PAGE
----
I live only about 15 -20 minutes from Wickford by car and have a car that will soon turn over its last mile. That inhibits the painter from being too expansive. I'd love to paint spots on the east Bay, but not trusting the Green _____ (fill in the blank), I decided to stay close to home.
I wandered off to nearby Wickford, down to the harbor where I have often painted the moored sailboats. Perhaps, too often. Along the edge of the water there was a pesky vagrant rummaging through the trash barrels. I decided to walk to the street, my 12 x 16 stretched linen support in hand, where there were some old houses. Settling down on a trusty stool, I began to paint the three houses opposite me on Brown Street. I thought this would be a typical "default" painting, but I really enjoyed my attempt at solving problems of light, color, and perspective. I think this might be a "keeper" (minor corrections aside).
Friday, September 11, 2009
Sunday, August 30, 2009
Today (Sunday around 5 PM) due to car troubles , a good friend, who is attuned to my love of painting, gave me a ride to a spot about three or four miles from my house. A quiet cove with many moored sailboats at one end and at the other shore grasses hiding a path that leads to a purple-grey rock. I have painted that rock many times over the years, but now I felt I could finally do it properly! I was not entirely alone as I blocked in the scene. People, dog walkers as well as joggers passed by. But there were long blessed interludes of peace, the kind of peace before nature that hints of the presence of the One without a second. I was basking in this meditation-reverie, finishing the small 9x12 linen canvas when I heard a gruff voice remark, "that's gorgeous!" I thanked the onlooker who noted the figure I had put in the picture. "That's me, isn' t it?" "Were you out at that rock for a while?" I asked. he affirmed that he was and remarked that he should buy the picture. I continued to paint, not looking up until he left. I could have used a sale about now, but I resented his dissolving my dialog with the sublime.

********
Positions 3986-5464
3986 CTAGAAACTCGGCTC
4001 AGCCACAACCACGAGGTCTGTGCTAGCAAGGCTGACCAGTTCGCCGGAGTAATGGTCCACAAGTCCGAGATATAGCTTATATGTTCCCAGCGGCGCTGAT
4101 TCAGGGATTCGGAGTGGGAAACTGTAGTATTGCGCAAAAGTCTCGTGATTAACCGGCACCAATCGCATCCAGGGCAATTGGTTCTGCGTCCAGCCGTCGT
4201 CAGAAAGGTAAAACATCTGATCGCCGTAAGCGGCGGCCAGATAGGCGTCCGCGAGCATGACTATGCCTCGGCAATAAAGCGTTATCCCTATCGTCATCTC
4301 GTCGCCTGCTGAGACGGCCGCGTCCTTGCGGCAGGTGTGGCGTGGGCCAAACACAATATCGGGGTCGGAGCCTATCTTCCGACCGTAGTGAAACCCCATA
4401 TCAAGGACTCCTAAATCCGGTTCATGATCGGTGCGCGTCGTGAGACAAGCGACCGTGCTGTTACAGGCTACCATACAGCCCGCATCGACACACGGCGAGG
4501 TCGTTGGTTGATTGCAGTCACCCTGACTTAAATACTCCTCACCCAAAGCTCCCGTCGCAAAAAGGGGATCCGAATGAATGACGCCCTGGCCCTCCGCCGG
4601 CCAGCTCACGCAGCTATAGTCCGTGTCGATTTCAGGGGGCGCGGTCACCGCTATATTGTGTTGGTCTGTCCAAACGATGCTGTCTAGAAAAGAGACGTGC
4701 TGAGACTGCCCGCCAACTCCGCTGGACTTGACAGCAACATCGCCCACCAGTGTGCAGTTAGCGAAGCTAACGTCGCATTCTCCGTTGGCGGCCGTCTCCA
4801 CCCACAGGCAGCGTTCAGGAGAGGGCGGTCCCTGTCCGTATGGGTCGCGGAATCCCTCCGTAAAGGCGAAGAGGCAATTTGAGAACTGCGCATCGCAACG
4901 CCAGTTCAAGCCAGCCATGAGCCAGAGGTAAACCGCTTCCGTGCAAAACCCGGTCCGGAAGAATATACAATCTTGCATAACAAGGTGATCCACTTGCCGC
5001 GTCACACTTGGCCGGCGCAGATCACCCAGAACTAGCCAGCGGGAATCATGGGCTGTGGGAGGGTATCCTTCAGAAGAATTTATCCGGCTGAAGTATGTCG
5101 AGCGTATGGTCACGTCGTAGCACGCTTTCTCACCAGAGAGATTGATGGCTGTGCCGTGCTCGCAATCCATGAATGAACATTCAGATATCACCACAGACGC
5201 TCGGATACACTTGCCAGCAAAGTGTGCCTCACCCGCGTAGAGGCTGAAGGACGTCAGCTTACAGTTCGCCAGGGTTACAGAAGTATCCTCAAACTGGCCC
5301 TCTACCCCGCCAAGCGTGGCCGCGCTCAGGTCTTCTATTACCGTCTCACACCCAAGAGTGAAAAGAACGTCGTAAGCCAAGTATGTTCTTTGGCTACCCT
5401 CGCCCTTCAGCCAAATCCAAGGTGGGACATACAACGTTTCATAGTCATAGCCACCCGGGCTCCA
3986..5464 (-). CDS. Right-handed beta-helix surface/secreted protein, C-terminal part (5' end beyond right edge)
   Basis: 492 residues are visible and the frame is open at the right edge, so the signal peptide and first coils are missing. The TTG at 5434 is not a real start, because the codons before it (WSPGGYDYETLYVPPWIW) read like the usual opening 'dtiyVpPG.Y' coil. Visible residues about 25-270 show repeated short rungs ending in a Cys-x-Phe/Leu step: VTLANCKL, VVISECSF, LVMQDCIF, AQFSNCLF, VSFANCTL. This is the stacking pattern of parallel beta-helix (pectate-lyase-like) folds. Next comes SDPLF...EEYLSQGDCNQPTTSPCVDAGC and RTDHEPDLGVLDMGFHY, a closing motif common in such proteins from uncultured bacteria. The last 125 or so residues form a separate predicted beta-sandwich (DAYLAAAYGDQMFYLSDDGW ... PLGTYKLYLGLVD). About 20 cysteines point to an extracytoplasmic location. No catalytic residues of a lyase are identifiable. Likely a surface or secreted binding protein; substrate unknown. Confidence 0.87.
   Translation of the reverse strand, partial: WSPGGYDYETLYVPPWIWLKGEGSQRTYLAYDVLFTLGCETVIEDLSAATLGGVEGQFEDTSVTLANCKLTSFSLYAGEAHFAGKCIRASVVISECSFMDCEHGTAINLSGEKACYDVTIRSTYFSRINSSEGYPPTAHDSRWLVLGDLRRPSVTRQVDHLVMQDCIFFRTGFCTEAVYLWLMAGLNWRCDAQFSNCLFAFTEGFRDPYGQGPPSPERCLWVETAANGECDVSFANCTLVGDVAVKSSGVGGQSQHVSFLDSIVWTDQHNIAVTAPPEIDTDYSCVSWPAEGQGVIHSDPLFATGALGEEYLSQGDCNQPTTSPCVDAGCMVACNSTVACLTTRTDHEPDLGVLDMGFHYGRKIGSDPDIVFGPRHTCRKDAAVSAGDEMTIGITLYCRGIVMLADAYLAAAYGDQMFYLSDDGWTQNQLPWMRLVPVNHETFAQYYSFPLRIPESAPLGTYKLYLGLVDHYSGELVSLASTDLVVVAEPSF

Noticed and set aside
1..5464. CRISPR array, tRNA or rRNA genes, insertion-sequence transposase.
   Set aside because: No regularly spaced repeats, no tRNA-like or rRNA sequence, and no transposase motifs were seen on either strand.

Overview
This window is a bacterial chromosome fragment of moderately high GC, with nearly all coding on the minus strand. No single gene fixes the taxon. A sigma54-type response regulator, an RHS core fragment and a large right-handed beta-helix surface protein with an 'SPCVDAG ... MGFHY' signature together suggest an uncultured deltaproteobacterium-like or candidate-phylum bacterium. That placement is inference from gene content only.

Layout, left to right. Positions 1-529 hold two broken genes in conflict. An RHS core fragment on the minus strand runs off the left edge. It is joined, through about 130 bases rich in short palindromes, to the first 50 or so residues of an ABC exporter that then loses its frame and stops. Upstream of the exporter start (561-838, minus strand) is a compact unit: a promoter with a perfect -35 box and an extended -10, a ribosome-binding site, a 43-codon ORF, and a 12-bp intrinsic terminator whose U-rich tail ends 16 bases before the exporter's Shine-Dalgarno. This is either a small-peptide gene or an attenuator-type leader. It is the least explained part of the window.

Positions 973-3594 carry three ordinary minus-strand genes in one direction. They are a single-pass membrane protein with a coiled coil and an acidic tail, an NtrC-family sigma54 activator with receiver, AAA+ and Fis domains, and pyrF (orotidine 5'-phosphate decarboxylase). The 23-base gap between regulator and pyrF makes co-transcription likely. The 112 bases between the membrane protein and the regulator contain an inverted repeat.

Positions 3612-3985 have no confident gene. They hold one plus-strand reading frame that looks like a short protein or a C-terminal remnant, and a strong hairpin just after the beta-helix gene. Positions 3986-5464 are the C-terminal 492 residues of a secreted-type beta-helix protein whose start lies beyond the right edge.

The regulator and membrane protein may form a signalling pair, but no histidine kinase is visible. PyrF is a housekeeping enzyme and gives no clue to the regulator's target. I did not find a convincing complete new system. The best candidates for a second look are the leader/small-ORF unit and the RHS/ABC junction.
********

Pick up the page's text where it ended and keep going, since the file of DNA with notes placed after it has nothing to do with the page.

Friday, August 28, 2009
Today, as I drove toward home , Something told me to turn into the consignment shop I pass by every day. There I found a small set of oil pencils. The few dollars I spent was more than paid back in the simple joy of their use. I have used -- and do enjoy using oil pastel-- but these were oil pencils. They lend to sketches a softer effect than oil pastels as I learned when I sketched some faces in a restaurant. I can't wait to try them with turpentine.
Welcome to my blog! I am Tom Martino , an oil painter who loves the coast of New England. My paintings have been described as a unique blend of tonalism with impressionism. But scholarly terms aside, it is my belief that a painting is successful if it communicates the soul-impressions of the artist in a poetic way. "Soul impression" could be interpreted as the feelings and sensitivity of the artist during the time of painting. The feelings of the artist, of course, could range from the base to the sublime, and it is the successful communication of the sublime that fixes a masterpiece. The subject of the painting, like the subject of a poem, is merely the vehicle for this communication. Here, I hope to share with you my most recent work and musings. Please be patient as I enter this newly-drawn bathwater!